Several digital devices are available to diagnose and record heart rhythm changes. Among these is the MyDiagnostick (MyDiagnostick Medical, Maastricht, the Netherlands), a device equipped to record a single-lead ECG that displays a red or green light if AF or sinus rhythm is detected. AF analysis has shown 80–100% sensitivity and 93–99% specificity and a screening study during flu vaccinations found 1.1% of participants had AF.52 The Zenicor-ECG (Zenicor Medical Systems, Stockholm, Sweden) is another hand-held device with no additional hardware. Two electrodes at each end are held and the central display shows a Lead I ECG. AF was identified in 0.9% of participants in one screening study and 3% in another study, both adopting similar protocols. Validity was high when used twice daily along with recordings during symptoms and adjudication of ECGs by a health professional.53,54

The RhythmPad (Cardiocity, Colchester, UK) is a mousepad-style ECG screening device55 that offers an advantage over the single-lead view, as a third electrode can be added for enhanced image clarity. The titanium-based sensors can be placed around both arms and the right leg then attached via leads to a tablet computer that displays a six-lead ECG. Among the advantages over single-lead systems, is the existence of algorithms for the detection of arrhythmias beyond AF. A study utilising it revealed sensitivities of 97.5% for normal sinus rhythm and 95.4% for AF.55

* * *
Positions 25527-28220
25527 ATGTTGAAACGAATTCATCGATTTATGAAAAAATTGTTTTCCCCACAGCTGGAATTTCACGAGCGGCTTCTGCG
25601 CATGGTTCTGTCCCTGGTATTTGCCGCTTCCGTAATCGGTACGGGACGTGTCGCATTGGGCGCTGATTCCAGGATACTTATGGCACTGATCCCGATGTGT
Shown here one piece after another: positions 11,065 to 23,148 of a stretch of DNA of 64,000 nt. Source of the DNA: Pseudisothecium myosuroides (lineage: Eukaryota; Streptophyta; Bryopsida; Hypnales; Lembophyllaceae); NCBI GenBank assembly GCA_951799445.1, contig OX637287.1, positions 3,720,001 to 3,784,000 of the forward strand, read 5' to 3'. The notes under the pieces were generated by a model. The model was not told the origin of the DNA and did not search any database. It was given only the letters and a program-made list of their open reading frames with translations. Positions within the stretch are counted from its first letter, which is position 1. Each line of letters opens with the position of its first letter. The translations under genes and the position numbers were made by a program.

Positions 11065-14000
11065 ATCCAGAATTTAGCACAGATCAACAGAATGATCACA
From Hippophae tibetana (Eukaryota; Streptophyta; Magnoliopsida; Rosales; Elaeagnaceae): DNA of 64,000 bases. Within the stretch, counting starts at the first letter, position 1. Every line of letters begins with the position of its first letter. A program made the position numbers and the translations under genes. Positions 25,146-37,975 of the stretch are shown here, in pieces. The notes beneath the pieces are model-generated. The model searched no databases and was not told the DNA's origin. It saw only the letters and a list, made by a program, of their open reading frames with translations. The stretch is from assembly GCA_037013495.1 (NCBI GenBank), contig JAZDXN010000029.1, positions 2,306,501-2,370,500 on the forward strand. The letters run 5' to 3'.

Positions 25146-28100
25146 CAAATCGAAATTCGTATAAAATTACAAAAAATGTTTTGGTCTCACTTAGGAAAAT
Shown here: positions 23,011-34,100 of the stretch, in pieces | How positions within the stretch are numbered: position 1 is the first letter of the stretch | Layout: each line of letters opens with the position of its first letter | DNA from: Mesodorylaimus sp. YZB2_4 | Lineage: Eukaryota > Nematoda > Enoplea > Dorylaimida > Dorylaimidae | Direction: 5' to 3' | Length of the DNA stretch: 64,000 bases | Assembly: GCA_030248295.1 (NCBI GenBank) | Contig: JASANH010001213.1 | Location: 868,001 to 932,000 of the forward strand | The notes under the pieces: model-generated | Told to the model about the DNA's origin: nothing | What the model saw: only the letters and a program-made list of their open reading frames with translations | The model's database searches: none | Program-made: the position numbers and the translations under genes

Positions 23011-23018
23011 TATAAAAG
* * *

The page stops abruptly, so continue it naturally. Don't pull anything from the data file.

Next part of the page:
The Zio Patch (iRhythm Technologies, San Francisco, California, USA) provides continuous ECG recording for 14 days with a high diagnostic yield for total arrhythmia detection when compared with Holter monitoring.56 When 24 hours of monitoring was compared between the two methods, the Holter detected more arrhythmias; however, the time to first recorded arrhythmia often occurred after 48 hours, demonstrating the importance of longer duration monitoring. Comfort is an important consideration and impacts compliance. Both the Zio Patch and the similar S-PATCH (Wellysis, Seoul, Republic of Korea) were found to be superior in this regard when compared with traditional Holter ECG monitors.56-58